At the Bottom of the River (1983)

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Author: Jamaica Kincaid
Publisher: Vintage Contemporaries


© Copyright Vintage Contemporaries

© Copyright Vintage Contemporaries

Our social environment is like a river that flows both ways: our culture affects the way we perceive the events that occur in our lives the same way the events in our lives affect the way we react to our culture. Literature is a reflection of both these flows. For example, though they allow for intimacy and introspection, the inter-connected stories in Jamaica Kincaid’s At the Bottom of the River also extend to a wider scope in regard to identity and its construction, examining not just who we are but also who we want to be.

Linked to identity construction are interpellation and resistance. With the aid of cultural references and innuendoes, interpellation constructs a way of living that will later become or remain standard in real life. Resistance is the opposite phenomenon. By writing with a different point of view, often criticizing the current prevailing ideology, the author creates and promotes a new ideology. Consider the first entry in At the Bottom of the River, “Girl”, which, at first glance, reads like an easy guide to housekeeping. As its title indicates, the narrative poem is about a girl, but it is not as much about the girl herself or what she does as it is about what it is believed the girl should do or should be doing:

“Cook pumpkin fritters in very hot sweet oil; soak your little cloths right after you take them off; when buying cotton to make yourself a nice blouse, be sure that it doesn’t have gum on it, because that way it won’t hold up well after a wash; soak slat fish overnight before you cook it.”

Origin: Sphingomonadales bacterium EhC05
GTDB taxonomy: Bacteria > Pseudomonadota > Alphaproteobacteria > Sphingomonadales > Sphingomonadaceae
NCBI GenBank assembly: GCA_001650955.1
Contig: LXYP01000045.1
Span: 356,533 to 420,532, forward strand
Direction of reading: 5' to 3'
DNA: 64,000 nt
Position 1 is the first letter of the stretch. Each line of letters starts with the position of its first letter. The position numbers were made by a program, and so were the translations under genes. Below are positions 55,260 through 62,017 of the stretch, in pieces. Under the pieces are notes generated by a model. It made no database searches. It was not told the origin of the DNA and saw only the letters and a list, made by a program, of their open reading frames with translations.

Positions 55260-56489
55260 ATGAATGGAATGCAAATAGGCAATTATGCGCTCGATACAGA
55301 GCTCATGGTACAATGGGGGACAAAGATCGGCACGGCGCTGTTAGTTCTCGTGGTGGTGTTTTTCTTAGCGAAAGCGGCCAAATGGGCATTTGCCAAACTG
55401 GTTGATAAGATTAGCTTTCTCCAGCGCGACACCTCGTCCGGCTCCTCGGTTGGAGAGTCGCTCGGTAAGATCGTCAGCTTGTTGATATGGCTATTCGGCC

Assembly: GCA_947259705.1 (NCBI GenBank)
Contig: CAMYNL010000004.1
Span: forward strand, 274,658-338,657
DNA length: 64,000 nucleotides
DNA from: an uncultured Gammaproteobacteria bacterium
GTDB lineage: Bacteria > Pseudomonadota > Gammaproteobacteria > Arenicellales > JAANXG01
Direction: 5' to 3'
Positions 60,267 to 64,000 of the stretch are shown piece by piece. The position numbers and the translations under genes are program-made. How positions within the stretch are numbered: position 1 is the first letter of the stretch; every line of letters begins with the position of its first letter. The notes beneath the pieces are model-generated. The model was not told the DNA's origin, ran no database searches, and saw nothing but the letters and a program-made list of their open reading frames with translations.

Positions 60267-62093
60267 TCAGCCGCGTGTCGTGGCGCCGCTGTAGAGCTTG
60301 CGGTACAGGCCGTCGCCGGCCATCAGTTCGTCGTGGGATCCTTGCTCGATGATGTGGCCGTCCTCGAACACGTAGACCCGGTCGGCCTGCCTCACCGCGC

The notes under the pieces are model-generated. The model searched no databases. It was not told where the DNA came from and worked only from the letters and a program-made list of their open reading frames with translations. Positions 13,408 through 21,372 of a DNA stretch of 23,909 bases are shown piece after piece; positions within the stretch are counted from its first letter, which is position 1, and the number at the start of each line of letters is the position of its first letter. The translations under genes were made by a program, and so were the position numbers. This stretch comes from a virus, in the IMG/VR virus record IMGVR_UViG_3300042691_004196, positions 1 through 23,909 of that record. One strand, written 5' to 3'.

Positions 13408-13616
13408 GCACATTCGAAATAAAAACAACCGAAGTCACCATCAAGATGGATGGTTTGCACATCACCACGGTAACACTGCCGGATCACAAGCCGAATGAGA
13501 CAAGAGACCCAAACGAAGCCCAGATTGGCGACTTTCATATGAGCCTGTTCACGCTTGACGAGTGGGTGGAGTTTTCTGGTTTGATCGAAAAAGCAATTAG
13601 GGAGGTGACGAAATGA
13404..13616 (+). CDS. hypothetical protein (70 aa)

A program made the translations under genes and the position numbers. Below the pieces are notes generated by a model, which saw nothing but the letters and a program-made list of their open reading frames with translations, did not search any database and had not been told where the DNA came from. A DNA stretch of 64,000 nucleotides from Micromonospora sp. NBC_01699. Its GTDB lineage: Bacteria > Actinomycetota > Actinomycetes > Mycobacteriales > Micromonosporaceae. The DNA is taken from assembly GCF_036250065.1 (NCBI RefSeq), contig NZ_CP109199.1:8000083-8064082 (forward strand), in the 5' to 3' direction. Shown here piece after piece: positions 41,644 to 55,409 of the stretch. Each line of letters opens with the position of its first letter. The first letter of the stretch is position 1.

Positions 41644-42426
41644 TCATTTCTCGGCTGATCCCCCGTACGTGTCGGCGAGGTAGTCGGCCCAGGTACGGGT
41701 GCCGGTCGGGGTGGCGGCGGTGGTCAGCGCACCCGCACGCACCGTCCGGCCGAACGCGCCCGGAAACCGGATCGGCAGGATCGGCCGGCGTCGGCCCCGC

This seemingly endless counsel is given to a young girl by a speaker who the reader can only assume is her mother. Though the poem never openly states that the voice is female, it’s insinuated that only a woman would know the things that are being taught. Also, the reader knows the voice doesn’t belong to the girl’s father because he is mentioned in the third person: “this is how you iron your father’s khaki shirt so that it doesn’t have a crease.”

The titular girl is never truly referred to as a girl or a woman either until the very end of the poem: “you are really going to be the kind of woman who the baker won’t let near her bread?” Three elements let the reader know she’s a girl before the end of the text. The first is the fact that she is not a boy: “you are not a boy.” The second is the list of tasks she is given: “this is how a man bullies you; this is how to love a man.” The third is her mother calling her a slut, something only a woman can be called: “on Sundays try to walk like a lady and not the slut you are so bent on becoming.” It should also be noted that there is no male equivalent to the word “slut”, thus giving weight to Monique Wittig’s argument in Les Guérillères that the language women speak “is made up of words that are killing” them.

In the hegemony “Girl” depicts, women are defined by what they are not, by their obligations toward men, and by the unique ways they will be degraded. However, the depersonalization of the girl isn’t complete. The main voice refers to her in the second person, meaning that the girl still has an identity, a self: “Is it true that you sing benna in Sunday school?” If the girl’s identity had been completely destroyed, “you” would have been replaced by “a girl” or “a woman”: “This is how a woman…”

More importantly, the girl has a voice of her own, presented in italics: “but I don’t sing benna on Sundays at all and never in Sunday school.” Each of the girl’s interventions begins with the word “but”. It is a protest, a thought that resists the dominant ideology. The shapeless structure of the poem is intimidating and confusing, emphasizing the ridiculous aspect of what society is asking of her. Using irony, Kincaid’s At the Bottom of the River protests against the dominant hegemony. Throughout the ten stories depicting her quest for an independent identity, the prejudice its protagonist faces as an Afro-Caribbean woman is undeniable. Whether a subtle whisper or a loud cry, her complaint must be heard.

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